Nice one, Donna. I'm really fond of the design and style of the inscriptions on these Spanish bull types. I think they really have a certain flair to them! I don't have a Tiberius, but here are two of Augustus from different mints.

    Augustus - Bull Celsa 3160292.jpg
    AE28. 11.4g, 28.1mm. SPAIN, Celsa, 27 BC - AD 14. L. Baggius and Mn. Flavius Festus, duoviri. RPC 273; ACIP 3164c. O: AVGVSTVS DIVI F, laureate head right. R: C V I CEL L BAGGIO MN FESTO II VIR, bull standing right, head facing.
    Ex Stevex6 Collection; ex Archer M. Huntington Collection (HSA 1001.57.5263)

    Augustus - Bull Calagurris 3160284.jpg
    AE As. 10.64g, 27.7mm. SPAIN, Calagurris. Augustus. 27 BC-AD 14. L. Baebius Priscus and C. Gran. Brocchus, duoviri. ACIP 3122a; RPC I 441b. O: MVCAL IVLIA AVGVSTVS, laureate head right. R: L BAEB PRISCO C GRAN BROC II VIR, Bull standing right, head facing.
    Ex Archer M. Huntington Collection (HSA 1001.1.20771)
  14. DonnaML

    DonnaML Supporter! Supporter

    Thanks to all of you for the fascinating coins you've posted. I really knew nothing at all about Roman Provincial coins from Spain -- and certainly never heard of Turiaso or any of the other cities mentioned in this thread -- until I first saw this coin and did some research on it before buying it. As always, it was the distinctive look of the coin that first drew my interest, not anything else. Really quite similar to the Augustus coins posted by @zumbly, even though they were minted in a different city. Is there any similarity or carryover in the look from pre-Roman coins minted in Iberia?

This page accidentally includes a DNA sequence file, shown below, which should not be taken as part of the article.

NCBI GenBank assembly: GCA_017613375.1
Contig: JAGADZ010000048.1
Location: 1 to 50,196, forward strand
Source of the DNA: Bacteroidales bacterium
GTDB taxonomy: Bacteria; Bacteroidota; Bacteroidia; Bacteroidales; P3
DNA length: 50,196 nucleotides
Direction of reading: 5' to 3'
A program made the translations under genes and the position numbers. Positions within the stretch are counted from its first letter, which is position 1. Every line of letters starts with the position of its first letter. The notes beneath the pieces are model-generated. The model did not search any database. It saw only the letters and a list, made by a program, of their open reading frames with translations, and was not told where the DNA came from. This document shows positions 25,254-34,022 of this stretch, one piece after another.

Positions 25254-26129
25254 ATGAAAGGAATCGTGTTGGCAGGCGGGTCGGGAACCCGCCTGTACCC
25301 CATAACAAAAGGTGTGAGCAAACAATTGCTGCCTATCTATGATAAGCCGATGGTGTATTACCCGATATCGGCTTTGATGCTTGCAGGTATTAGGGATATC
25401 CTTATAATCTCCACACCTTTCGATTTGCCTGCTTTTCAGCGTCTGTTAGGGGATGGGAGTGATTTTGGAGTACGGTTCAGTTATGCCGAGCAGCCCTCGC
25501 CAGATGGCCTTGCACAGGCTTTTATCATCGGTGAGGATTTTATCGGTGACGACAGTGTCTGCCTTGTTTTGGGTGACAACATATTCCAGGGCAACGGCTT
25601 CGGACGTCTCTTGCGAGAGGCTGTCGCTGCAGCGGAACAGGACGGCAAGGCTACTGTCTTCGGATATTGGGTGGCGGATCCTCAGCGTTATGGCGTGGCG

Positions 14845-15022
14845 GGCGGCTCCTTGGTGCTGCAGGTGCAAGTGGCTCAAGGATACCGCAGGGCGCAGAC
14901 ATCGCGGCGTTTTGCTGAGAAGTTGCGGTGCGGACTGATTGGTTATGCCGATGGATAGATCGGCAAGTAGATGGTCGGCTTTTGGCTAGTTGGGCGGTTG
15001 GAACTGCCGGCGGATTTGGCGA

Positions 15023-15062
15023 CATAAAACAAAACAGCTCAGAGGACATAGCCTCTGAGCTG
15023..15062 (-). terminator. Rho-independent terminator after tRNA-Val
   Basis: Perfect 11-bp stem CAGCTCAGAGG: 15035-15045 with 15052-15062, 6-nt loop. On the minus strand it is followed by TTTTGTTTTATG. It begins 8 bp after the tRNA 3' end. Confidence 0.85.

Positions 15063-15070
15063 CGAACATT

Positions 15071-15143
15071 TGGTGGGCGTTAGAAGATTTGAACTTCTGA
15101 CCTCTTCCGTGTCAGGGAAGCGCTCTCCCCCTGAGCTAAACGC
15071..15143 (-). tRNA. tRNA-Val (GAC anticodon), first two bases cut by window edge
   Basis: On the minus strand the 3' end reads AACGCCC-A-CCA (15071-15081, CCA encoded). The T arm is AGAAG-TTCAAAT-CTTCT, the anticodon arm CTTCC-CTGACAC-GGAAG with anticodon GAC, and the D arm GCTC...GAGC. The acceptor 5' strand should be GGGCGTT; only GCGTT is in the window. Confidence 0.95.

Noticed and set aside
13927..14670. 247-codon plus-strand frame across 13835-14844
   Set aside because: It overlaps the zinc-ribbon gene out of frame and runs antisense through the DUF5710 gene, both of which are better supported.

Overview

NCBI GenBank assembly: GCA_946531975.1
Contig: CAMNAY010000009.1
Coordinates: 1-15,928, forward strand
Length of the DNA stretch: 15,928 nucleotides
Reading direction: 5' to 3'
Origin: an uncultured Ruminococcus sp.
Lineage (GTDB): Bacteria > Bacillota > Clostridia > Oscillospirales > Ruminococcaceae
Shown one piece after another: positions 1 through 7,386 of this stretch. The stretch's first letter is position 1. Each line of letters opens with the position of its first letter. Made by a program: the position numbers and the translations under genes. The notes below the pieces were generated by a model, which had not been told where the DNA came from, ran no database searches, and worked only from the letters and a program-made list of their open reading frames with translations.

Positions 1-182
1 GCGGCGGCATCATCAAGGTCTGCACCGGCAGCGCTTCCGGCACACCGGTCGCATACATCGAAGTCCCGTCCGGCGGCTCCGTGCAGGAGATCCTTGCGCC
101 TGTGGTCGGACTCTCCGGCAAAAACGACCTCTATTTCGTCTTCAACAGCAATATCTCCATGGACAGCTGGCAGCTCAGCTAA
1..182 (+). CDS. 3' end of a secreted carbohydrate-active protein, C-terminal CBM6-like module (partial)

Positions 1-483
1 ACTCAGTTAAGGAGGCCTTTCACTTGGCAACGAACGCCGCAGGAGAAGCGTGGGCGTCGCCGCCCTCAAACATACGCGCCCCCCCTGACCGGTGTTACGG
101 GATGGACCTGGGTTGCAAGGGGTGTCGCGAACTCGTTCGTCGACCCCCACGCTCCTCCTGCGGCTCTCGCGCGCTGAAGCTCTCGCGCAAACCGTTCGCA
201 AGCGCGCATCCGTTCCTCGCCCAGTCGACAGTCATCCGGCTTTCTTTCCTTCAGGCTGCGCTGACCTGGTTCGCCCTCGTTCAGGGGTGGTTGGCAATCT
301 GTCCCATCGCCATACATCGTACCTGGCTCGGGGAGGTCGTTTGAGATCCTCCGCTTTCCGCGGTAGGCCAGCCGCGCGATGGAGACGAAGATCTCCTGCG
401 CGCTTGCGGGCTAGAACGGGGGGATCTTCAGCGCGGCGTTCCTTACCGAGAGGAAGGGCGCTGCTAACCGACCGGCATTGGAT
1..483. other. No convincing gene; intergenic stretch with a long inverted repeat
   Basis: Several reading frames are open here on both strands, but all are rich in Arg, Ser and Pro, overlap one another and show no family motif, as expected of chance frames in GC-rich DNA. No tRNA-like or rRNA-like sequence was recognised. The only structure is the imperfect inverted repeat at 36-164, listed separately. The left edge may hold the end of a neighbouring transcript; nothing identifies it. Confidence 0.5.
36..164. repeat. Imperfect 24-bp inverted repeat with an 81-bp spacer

In any event, I would think that since Roman Provincial coins in Hispania were minted only under Augustus, Tiberius, and Caligula, and the number of different mints doesn't seem to be huge, one could amass a fairly comprehensive collection without enormous expense if one were so inclined. Something obviously not true of most Roman Provincial coins.
  15. Ancient Aussie

    Ancient Aussie Supporter! Supporter

    It's to hard to tell unless you could see them when they were first minted, when you could see the color difference between copper and it's alloys bronze and brass.
  16. cmezner

    cmezner do ut des Supporter

  17. Andres2

    Andres2 Well-Known Member

  18. Finn235

    Finn235 Well-Known Member

    Nice add! I enjoy the early Western provincials , although my focus is on the exceptionally rare individuals they sometimes portray

    After the death of Drusus in 23, Tiberius briefly adopted Nero and Drusus, the eldest sons of Germanicus - They were quickly disinherited and banished thanks to the machinations of Sejanus - Unlike Germanicus who enjoyed extensive provincial honors or Drusus who also featured on imperial coins, Nero and Drusus Caesares feature only on this one issue of Tiberius from Carthago Nova during their lifetime
    Tiberius with Nero and Drusus Caesars Carthago Nova.jpg

    (A nearly identical issue was also produced for Germanicus and Drusus prior to AD 19, but I don't have an example)